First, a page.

This is an interesting article. Although it is broadly based and we all know real estate is local, it still gives a useful overall picture. As I have discussed in my book “Excess Returns,” rent ratios and the sustainability of rentals are some of the most important indicators of a housing bubble. When you can’t stay within a positive cash flow in the core rental market then there is only one speculative way to come out ahead: appreciation. In 2005, the only way to make money was to have the property appreciate since it didn’t cash flow. – Greg Hughes
Realtor.com® Daily Real Estate News
Home prices are rising at a more rapid pace than they were just a few months ago, as demand outpaces supply. Existing-home sales surged 9 percent year-over-year in March and home prices were up 8 percent over last year, according to the National Association of REALTORS®. What’s more, with tight inventories plaguing many markets, the median list price in March climbed 11 percent over last year, reaching $220,000, realtor.com® reports.
With home prices heating up again, could the housing market be heading for another bubble?
“During the peak years of the housing bubble, from 2003 to 2005, the data on supply versus price appreciation looked very similar to what we are seeing now,” writes Jonathan Smoke, realtor.com®’s chief economist, in recent commentary at the site. “But there are key differences, which is why I’m confident that on the national level, this is no bubble.”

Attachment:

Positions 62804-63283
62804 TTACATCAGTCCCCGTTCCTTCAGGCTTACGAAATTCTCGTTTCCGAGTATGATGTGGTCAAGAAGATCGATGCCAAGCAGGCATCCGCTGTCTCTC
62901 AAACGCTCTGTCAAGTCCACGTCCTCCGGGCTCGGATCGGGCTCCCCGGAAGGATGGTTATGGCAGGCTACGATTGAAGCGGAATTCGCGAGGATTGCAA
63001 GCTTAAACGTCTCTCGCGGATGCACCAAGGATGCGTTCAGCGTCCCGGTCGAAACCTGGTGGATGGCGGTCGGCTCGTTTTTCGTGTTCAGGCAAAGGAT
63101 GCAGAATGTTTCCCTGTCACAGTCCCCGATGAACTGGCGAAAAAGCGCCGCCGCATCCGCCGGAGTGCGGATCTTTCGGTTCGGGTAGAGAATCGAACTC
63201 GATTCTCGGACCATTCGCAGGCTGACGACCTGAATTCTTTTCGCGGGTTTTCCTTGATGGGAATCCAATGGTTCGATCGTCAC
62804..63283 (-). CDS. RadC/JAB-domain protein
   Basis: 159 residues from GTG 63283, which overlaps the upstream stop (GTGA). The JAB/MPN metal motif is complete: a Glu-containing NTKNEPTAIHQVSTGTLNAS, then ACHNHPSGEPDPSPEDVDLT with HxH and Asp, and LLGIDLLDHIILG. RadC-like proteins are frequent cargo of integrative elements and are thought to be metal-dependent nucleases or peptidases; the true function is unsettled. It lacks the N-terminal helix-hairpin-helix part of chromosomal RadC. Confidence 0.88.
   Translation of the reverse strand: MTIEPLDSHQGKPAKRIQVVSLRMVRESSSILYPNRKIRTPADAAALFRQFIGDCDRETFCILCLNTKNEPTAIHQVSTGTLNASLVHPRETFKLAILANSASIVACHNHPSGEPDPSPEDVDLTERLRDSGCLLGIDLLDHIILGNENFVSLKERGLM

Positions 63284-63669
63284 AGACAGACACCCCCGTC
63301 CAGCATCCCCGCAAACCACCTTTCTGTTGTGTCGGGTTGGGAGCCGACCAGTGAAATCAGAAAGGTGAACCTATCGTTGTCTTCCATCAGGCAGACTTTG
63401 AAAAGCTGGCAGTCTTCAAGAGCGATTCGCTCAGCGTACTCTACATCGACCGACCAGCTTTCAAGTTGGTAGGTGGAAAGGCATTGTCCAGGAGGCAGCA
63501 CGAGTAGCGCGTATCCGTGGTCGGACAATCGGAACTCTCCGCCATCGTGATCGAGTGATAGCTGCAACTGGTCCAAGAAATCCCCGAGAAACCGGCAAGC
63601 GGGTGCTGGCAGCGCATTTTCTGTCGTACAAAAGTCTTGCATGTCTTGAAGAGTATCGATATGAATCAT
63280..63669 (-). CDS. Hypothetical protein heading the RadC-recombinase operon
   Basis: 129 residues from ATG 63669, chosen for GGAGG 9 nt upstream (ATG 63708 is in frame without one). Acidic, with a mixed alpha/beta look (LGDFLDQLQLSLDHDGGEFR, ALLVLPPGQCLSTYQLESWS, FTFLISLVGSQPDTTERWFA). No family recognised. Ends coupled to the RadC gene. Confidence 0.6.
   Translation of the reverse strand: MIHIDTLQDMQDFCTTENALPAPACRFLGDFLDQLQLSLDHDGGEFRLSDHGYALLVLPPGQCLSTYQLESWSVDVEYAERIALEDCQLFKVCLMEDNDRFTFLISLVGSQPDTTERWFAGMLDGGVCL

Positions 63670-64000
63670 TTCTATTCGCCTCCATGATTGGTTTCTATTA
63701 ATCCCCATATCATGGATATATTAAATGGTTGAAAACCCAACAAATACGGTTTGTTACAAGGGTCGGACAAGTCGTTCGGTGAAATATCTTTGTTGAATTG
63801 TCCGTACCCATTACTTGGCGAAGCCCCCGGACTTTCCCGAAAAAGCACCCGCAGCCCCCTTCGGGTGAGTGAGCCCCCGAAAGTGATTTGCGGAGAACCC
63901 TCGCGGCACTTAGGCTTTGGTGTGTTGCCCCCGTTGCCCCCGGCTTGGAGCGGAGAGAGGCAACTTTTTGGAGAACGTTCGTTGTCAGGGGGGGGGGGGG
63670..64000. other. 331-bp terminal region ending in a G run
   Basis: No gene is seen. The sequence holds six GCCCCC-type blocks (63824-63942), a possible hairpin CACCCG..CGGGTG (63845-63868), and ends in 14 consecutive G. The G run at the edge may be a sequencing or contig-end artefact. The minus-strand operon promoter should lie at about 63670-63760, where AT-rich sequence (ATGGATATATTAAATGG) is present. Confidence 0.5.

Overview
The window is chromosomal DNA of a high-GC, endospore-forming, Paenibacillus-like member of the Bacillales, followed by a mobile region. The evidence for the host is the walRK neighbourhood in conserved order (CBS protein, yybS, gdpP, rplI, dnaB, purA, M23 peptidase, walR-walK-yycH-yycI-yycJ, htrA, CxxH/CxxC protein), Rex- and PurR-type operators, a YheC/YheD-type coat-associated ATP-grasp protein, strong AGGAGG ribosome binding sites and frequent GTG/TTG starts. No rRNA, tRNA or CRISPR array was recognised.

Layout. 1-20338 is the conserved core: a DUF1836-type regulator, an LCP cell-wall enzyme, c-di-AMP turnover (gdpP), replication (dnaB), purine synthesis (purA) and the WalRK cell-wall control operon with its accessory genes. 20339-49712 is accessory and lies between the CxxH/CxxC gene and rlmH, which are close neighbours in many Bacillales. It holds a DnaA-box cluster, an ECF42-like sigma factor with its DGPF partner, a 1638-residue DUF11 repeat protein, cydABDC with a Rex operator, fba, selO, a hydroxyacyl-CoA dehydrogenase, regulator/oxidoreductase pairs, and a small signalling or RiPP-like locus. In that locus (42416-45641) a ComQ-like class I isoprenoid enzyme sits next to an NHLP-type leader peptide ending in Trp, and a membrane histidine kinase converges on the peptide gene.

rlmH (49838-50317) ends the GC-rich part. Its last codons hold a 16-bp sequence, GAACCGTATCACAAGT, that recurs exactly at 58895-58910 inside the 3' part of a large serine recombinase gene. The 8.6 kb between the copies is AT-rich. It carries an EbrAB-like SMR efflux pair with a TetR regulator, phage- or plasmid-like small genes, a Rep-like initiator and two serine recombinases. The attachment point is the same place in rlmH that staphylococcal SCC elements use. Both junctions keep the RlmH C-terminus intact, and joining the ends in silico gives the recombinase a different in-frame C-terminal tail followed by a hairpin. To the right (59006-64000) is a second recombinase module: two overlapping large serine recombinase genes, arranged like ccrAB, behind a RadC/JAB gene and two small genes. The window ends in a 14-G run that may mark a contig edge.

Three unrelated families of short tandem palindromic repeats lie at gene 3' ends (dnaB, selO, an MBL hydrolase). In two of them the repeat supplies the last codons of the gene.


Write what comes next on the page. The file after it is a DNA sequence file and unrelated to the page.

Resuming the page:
Smoke says these home price increases will stick because the market is correcting for severe price declines in the recent past. Prices rose 7 percent and 12 percent in 2012 and 2013, respectively. Median prices have climbed less than 8 percent on a compounded annual basis over the past three years. On the other hand, from 2002 to 2005, median prices rose 10 percent on a compounded annual basis – and had no justification of a bounce from a prior decline, Smoke says.
“On an inflation-adjusted basis, we are 30 percent beneath the peak set in 2005,” Smoke notes. What’s more, “relative to rents or incomes, median home prices are not ‘unhinged’ from long-term averages,” Smoke writes. In 2005, the price-to-rent ratio was 35 percent higher. Currently, the price-to-income ratio is where it was in 2001 and it is about 30 percent below where it was in 2005.
Smoke also notes that during the housing bubble, mortgage financing saw rapid expansion, and flipping activity based on speculative investing soared—neither of which are occurring now.
“Today’s higher prices are only to be expected as the economy improves and first-time buyers gradually return to the market,” Smoke writes. “Eventually, those higher prices should encourage more owners to list their homes and builders to start construction on new housing—which in turn should solve the problem of supply.”
Source: “Home Prices Are Climbing Faster and Faster, but This Is Not a Bubble,” realtor.com®